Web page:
Mark Hunter puts about 50,000 miles on his diesel truck every year driving around to find the next Knights superstar.
“They know what they need, they know how to go out and get it,” said Pete James, the so-called “Godfather of Sports” in London who has been a sports radio and TV personality since 1955 and whose banner hangs from the rafters of John Labatt Centre.
“They scour this country and parts of [the United States] to get what they want,” James said.
What they want are players who know how to win. But the road to the Memorial Cup, plenty of playoff appearances and sold-out buildings with more than 9,000 fans is not a one-way street.
“It’s really a winning atmosphere. The way they coach and the way they run the franchise is you go there and you expect to win,” Gagner said. “They’re obviously guys that are well-respected, and they played the game for a long time, so when they talk you listen. If you talk to anybody that plays there, you can’t say enough about their experience and how much they learned during their time there.”
Playing, winning and losing in London is an invaluable experience for youths with aspirations of playing in the pros. Capitals defenseman John Erskine, who played in London before the Hunter Era, recalled driving to the rink and hearing nothing but Knights talk on the radio.
Wideman called playing in London like a “mini NHL.”
“It was the biggest thing in town, and everywhere we went, people knew who we were and cared about the team and how the team was doing,” Tavares said. “It was definitely a good way for me to prepare myself for this level.”
Keeping it in the family
Dale and Mark Hunter live hockey, but the Knights aren’t a cold franchise in it for the winning. Scott Tooke, 44, and his wife, Gale, 45, of London, became host parents 10 years ago. Along with other families, they house players during the season for a nominal $75 a week and season tickets.
Scott Tooke recalled an experience after a hard loss years ago when Hunter said: “The sun’ll come up tomorrow. It’s just another game.”
Hard to imagine that coming from the ultra-competitive Hunter, but one of his goals was to let his players have fun. And teach some lessons.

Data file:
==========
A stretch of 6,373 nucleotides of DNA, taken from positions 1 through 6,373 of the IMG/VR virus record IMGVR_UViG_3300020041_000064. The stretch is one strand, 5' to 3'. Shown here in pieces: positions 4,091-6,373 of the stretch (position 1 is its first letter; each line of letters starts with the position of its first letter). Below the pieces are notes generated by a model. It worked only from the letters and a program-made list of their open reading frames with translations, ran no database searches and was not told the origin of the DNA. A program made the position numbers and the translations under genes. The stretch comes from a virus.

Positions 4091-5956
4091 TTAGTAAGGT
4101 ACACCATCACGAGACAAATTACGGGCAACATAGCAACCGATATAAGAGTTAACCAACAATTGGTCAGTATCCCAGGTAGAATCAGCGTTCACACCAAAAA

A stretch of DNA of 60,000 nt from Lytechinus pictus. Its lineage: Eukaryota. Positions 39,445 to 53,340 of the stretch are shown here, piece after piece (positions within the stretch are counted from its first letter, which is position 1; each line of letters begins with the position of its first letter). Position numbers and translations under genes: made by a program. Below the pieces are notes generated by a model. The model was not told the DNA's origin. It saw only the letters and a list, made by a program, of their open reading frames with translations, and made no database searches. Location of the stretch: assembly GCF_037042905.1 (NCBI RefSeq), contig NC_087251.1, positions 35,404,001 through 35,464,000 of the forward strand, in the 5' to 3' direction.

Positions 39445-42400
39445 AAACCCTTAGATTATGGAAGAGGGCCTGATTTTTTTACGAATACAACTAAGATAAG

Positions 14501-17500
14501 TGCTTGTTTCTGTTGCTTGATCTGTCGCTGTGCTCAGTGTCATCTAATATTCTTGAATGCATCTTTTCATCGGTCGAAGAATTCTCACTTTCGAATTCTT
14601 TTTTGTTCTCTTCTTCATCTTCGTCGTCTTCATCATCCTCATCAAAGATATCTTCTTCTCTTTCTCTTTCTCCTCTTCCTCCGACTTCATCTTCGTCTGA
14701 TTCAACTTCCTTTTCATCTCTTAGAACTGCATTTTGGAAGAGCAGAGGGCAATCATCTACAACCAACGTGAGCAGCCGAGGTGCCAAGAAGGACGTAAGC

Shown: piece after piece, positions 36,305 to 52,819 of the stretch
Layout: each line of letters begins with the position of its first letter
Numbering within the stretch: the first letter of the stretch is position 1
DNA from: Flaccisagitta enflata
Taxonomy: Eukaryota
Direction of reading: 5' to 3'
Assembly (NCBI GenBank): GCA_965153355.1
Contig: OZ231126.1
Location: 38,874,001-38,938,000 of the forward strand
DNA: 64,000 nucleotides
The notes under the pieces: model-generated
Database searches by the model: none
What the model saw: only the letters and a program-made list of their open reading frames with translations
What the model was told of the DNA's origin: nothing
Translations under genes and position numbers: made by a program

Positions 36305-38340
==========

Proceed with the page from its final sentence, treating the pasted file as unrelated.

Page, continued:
“It’s something that he built, and he takes great pride in it,” said Hunter’s son, Dylan, who played for him and now serves as a Knights assistant coach. “Somebody asked him what he liked the most; it’s not winning as much as growing the kids [and] seeing how they progress.”
Hunter brushes off the credit for molding players from boys into young men, saying “I just had to steer ‘em in the right way.” But it’s much more than that. Hunter houses players, including even now with his girlfriend, Cindy Mac Kinlay, watching after twin forwards Matt and Ryan Rupert.
Defenseman Danny Syvret, who captained that Memorial Cup-winning team, said Hunter was something of a “father figure.” The idea of a London Knights “family” is what Dale wanted to create. Gale Tooke spoke fondly of an annual Christmas dinner with all the players, families, host families and team employees.
“Mark and Dale were part of a big family and a close family, and they’ve turned the London Knights into a big family,” said Jim McKellar, who served as assistant GM for 11 years before becoming a Blackhawks scout. ” I can’t even count how many times they’ve taken an interest in, whether the player’s a firefighter or he’s a star in the National Hockey League, these guys are genuinely interested in how these young men have made out after their time with the Knights.”
That’s why it’s not surprising to see Perry and others with no previous connection to London buy houses there. Dylan Hunter met his wife there and now calls the city home. It’s Hunter policy that alums can get free tickets to see a game anytime they want.
Mark Hunter said there’s an open invitation to hang around and “talk hockey and talk about life.”
“Once a player was a London Knight, they said, ‘You’re always a London Knight,” McKellar said. “I think they made people proud to be a London Knight.”
© Copyright 2014 The Washington Times, LLC. Click here for reprint permission.